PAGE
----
We need light to feel energized and happy.  Our mood and energy depend upon getting sufficient bright light during the day to signal ‘awake and alert’.  Without this signal, our bodies can’t clearly distinguish between night and day, and don’t provide the energy and hormones we need to feel our best.  Studies suggest that 1 in 5 of us experience a mild version of the winter blues, while 1 in 20 suffer from Seasonal Affective Disorder (SAD).   In my own experience, the winter blues come and go = I feel down after a few days of gloomy weather, or after being stuck inside for too long.   My mood lifts with sunny weather, and with time spent outdoors.  From October through March our nights are longer than our days, and most of us don’t go outside to bask in the winter sun.  Living in northern climates or with poor weather makes getting enough light even harder.  Long hours spent indoors exacerbates the winter blues as most indoor environments aren’t lit brightly enough to stimulate our bio-rhythms.  To varying degrees we’re all sensitive to light, we’ve evolved that way – the winter months make it especially difficult to get the natural light we need to feel our best.


As described in in the scientific literature and summarized on our science page (and in other blog posts), we depend upon a strong daily light/dark cycle to regulate the circadian rhythms which underpin our health and wellness.  Insufficient light during the day has been linked to poor sleep, depression, weight gain and chronic disease.  The winter blues can range from mild to serious, please reach out to your physician if you have the feeling that things aren’t going to get better, your work or personal relationships are impacted, or you have suicidal thoughts.


Days grow shorter, and the intensity of the sun drops 5x from summer to winter in northern latitudes (Figure for London in the UK – excerpted from this article).

Exposure to bright light triggers your body’s ‘awake and alert’ response, and clinical studies suggest >10,000 lux is needed (lux is a measure of light intensity).  Daylight can range from >100,000 lux (on sunny summer days) to 20,000 lux in the shade, to less than 2000 lux on an overcast day (wikipedia).   Most indoor lighting delivers less than 500 lux so spending time under artificial lights won’t help.    The availability of natural light is impacted by how far north you live, with your latitude dictating both how many hours of daylight you receive in the winter and the angle of the sun in the sky (lower angles = more atmospheric filtering and less bright blue light).   This makes getting enough light in the winter especially difficult for those who live in northern climates.  It’s no accident that we consider dark grey skies to be ‘gloomy’ weather.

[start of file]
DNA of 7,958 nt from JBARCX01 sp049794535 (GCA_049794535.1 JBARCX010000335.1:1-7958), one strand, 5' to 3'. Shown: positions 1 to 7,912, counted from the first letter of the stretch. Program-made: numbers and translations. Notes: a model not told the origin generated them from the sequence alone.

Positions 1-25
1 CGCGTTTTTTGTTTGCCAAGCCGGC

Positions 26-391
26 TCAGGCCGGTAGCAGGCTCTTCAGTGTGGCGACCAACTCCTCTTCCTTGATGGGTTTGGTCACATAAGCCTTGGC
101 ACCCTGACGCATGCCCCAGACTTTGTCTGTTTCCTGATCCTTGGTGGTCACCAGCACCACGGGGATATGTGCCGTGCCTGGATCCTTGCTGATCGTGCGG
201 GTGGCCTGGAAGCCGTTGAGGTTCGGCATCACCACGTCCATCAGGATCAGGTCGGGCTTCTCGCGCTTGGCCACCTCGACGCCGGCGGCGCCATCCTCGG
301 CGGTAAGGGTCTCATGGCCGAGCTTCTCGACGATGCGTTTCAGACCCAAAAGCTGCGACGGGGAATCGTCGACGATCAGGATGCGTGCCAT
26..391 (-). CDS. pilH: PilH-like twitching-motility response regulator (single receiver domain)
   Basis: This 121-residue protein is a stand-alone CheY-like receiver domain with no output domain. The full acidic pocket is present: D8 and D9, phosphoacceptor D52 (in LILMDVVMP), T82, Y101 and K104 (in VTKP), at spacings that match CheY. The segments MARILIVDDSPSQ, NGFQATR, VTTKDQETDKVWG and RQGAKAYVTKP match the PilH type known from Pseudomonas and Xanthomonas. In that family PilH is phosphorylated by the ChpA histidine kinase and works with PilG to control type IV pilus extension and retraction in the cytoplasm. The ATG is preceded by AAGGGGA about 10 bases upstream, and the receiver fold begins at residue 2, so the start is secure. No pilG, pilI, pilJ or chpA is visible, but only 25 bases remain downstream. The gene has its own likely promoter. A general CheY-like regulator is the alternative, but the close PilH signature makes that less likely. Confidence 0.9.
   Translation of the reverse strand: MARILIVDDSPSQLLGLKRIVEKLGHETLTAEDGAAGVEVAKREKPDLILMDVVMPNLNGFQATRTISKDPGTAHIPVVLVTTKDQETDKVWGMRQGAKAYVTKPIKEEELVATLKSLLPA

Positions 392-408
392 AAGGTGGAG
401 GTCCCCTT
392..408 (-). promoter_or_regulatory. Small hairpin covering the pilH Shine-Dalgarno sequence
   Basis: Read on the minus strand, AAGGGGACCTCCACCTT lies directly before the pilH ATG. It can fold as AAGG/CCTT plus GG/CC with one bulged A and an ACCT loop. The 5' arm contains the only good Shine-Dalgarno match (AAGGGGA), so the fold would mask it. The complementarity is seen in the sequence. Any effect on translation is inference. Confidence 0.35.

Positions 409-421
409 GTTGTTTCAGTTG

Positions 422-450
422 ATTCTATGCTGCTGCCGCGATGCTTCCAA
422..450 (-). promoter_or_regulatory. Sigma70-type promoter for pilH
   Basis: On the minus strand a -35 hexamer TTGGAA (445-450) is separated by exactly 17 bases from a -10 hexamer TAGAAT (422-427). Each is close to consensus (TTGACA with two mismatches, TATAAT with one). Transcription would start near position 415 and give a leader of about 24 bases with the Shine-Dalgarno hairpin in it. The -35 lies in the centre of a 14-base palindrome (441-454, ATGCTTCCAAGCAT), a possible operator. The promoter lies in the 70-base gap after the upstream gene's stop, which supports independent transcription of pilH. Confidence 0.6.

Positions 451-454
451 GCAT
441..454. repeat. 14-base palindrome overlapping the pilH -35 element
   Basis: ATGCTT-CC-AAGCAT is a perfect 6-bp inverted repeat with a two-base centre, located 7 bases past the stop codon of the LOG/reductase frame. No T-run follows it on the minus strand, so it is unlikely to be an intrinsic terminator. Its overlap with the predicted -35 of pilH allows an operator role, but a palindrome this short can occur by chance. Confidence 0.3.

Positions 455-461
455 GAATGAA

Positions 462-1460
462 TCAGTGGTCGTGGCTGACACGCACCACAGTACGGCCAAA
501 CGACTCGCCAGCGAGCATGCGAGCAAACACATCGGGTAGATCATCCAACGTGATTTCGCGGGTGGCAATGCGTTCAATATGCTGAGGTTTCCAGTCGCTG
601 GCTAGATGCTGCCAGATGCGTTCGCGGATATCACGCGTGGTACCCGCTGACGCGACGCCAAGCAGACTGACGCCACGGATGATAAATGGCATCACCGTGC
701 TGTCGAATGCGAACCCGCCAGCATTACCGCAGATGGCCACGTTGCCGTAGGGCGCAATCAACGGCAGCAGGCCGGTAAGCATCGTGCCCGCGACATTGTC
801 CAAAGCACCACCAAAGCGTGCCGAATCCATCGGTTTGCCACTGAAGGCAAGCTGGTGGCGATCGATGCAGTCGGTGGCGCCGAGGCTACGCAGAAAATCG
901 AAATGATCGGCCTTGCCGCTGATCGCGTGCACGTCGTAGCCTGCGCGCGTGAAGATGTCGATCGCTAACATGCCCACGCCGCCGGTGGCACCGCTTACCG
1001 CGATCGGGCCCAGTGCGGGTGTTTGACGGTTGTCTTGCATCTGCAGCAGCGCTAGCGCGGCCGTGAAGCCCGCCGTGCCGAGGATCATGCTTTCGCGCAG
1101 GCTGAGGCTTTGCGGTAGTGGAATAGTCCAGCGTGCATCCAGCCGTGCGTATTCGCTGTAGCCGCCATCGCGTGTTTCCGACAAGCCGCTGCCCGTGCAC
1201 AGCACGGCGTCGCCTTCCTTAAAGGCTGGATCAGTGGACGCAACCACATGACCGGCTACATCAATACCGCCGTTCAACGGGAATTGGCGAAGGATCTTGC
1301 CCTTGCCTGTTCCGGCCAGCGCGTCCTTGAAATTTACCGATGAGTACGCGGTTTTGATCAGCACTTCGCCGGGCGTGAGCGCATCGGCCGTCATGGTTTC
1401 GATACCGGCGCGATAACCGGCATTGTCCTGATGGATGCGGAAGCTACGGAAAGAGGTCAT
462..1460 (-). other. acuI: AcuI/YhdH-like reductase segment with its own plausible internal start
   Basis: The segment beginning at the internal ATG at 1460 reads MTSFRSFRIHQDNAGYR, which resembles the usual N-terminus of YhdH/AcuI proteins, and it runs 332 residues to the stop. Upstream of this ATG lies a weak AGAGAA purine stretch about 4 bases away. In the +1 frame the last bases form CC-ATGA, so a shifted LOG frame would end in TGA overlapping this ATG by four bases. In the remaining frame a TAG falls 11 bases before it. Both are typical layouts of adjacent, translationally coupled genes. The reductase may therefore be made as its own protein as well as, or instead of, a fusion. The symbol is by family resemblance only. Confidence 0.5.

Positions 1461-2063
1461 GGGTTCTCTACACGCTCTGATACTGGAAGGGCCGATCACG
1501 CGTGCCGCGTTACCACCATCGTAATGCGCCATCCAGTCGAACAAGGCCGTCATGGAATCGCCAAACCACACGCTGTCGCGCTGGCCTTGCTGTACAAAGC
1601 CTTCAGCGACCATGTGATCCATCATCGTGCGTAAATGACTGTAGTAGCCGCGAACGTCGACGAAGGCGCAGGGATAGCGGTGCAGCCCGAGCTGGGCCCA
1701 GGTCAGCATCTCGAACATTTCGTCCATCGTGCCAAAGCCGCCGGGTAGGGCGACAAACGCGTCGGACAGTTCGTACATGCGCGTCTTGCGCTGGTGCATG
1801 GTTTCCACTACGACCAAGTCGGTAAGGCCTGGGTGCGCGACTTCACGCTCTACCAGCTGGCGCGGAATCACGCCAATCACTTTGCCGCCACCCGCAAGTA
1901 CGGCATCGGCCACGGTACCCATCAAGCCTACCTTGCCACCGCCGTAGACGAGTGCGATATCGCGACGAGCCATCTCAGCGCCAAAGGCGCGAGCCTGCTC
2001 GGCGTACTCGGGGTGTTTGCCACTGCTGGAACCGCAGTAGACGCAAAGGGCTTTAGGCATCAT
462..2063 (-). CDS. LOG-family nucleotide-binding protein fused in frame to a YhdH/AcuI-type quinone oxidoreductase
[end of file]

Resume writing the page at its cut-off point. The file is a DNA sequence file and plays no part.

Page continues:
Specially designed bright SAD lights are an effective way to offset the winter blues when days are short and skies are gloomy.  Bright Light Therapy is often prescribed for Seasonal Affective Disorder (SAD) where physicians recommend ~30 minutes of exposure to ~10,000 lux light sources each morning.  Light therapy boxes and light therapy lamps are widely available and studies suggest they work well if you’re disciplined about using them every morning.  The ‘dose’ of light you receive is tied to the brightness of the lamp, how close you are to the lamp, and the time you spend near the lamp.  An alternate approach is to replace or supplement artificial indoor light with a new class of ‘human centric lighting’ (HCL) products which replicate natural light, filling your space with bright blue during the day, and soft warm light in the evenings.   If properly designed, these products can deliver many of the benefits of bright light therapy, without requiring a specific morning exposure ritual.  Leading-edge offices, schools and care-facilities are now being outfitted with human centric lighting systems to help support mood, boost energy and allow us to thrive in winter months.



In addition to regulating your circadian rhythm, exposure to sunlight plays an important role in Vitamin-D production, and insufficient Vitamin-D has also been linked to depression (as well as other health impacts).  Vitamin-D production occurs when your skin receives UV-B light from the sun, so the mechanism is very different from the bright blue light which our eyes use to signal ‘awake and alert’.   Studies suggest that very little vitamin D can be synthesized in the skin from November through February north of San Francisco and Virginia in the United States, in most of Japan, and in Canada and Europe (at latitudes north of 37 degrees).   This topic will be addressed in a separate blog post – stay tuned!


Additional resources:
high level description of Seasonal Affective Disorder (SAD)
tips for dealing with the winter blues
NPR interview about light as a cure for the winter blues
10 tips to get the most out of Light Therapy
light therapy for general depression (seasonal and non-seasonal)
– scientific review of Bright Light Therapy for Depression
Norwegian school adopts Human Centric Lighting